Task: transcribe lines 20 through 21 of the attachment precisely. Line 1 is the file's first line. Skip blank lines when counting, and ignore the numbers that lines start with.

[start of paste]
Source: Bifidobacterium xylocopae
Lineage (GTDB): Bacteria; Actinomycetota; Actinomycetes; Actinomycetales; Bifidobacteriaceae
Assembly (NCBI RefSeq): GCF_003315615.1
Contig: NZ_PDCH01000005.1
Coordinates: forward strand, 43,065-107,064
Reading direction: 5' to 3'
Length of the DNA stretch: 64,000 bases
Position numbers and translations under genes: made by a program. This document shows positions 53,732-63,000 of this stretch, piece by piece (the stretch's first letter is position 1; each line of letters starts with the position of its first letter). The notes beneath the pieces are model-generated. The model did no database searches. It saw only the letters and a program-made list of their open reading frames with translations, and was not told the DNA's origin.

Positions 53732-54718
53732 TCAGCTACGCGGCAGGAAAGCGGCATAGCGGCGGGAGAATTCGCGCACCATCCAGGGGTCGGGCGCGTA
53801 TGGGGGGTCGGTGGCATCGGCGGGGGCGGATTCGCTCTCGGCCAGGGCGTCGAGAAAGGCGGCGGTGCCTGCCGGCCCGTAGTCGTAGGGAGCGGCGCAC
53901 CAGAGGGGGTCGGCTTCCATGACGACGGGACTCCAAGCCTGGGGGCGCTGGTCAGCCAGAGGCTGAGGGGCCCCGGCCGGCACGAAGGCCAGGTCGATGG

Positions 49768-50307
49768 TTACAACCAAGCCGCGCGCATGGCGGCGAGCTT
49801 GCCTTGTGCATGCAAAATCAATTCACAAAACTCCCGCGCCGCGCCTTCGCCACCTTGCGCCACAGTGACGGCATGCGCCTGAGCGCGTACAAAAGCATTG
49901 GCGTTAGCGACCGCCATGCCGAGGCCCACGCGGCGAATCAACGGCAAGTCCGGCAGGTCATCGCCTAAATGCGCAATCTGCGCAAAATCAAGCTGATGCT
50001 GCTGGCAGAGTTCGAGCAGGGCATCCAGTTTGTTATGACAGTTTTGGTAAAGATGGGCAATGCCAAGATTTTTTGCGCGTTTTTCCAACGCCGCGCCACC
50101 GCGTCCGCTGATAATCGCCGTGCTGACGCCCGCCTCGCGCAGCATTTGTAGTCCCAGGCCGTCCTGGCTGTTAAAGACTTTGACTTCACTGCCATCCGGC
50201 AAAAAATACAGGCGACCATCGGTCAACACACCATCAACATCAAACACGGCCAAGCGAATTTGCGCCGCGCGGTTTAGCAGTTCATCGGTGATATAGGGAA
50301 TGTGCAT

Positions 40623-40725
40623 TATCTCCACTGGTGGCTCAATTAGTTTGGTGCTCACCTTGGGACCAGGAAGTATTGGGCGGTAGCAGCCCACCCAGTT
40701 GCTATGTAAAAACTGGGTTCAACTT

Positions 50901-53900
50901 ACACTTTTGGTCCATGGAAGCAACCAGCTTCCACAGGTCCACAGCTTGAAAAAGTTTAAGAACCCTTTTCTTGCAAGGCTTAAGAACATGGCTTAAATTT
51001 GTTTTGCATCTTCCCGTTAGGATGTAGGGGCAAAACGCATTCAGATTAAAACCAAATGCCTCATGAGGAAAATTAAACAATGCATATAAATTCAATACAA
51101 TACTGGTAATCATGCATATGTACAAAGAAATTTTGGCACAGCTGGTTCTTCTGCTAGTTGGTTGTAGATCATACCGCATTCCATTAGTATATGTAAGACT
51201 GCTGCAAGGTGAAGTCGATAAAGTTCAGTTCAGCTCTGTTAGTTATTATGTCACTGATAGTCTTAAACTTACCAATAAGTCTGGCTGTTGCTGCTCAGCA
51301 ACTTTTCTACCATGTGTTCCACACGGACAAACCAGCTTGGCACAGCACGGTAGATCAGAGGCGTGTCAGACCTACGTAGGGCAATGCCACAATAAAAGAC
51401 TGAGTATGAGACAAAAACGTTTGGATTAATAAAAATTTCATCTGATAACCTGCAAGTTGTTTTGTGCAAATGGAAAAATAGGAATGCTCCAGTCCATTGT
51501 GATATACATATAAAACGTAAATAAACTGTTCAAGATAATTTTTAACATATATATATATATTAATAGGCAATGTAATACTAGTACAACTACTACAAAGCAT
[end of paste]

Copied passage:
50301 TGTGCAT

Positions 40623-40725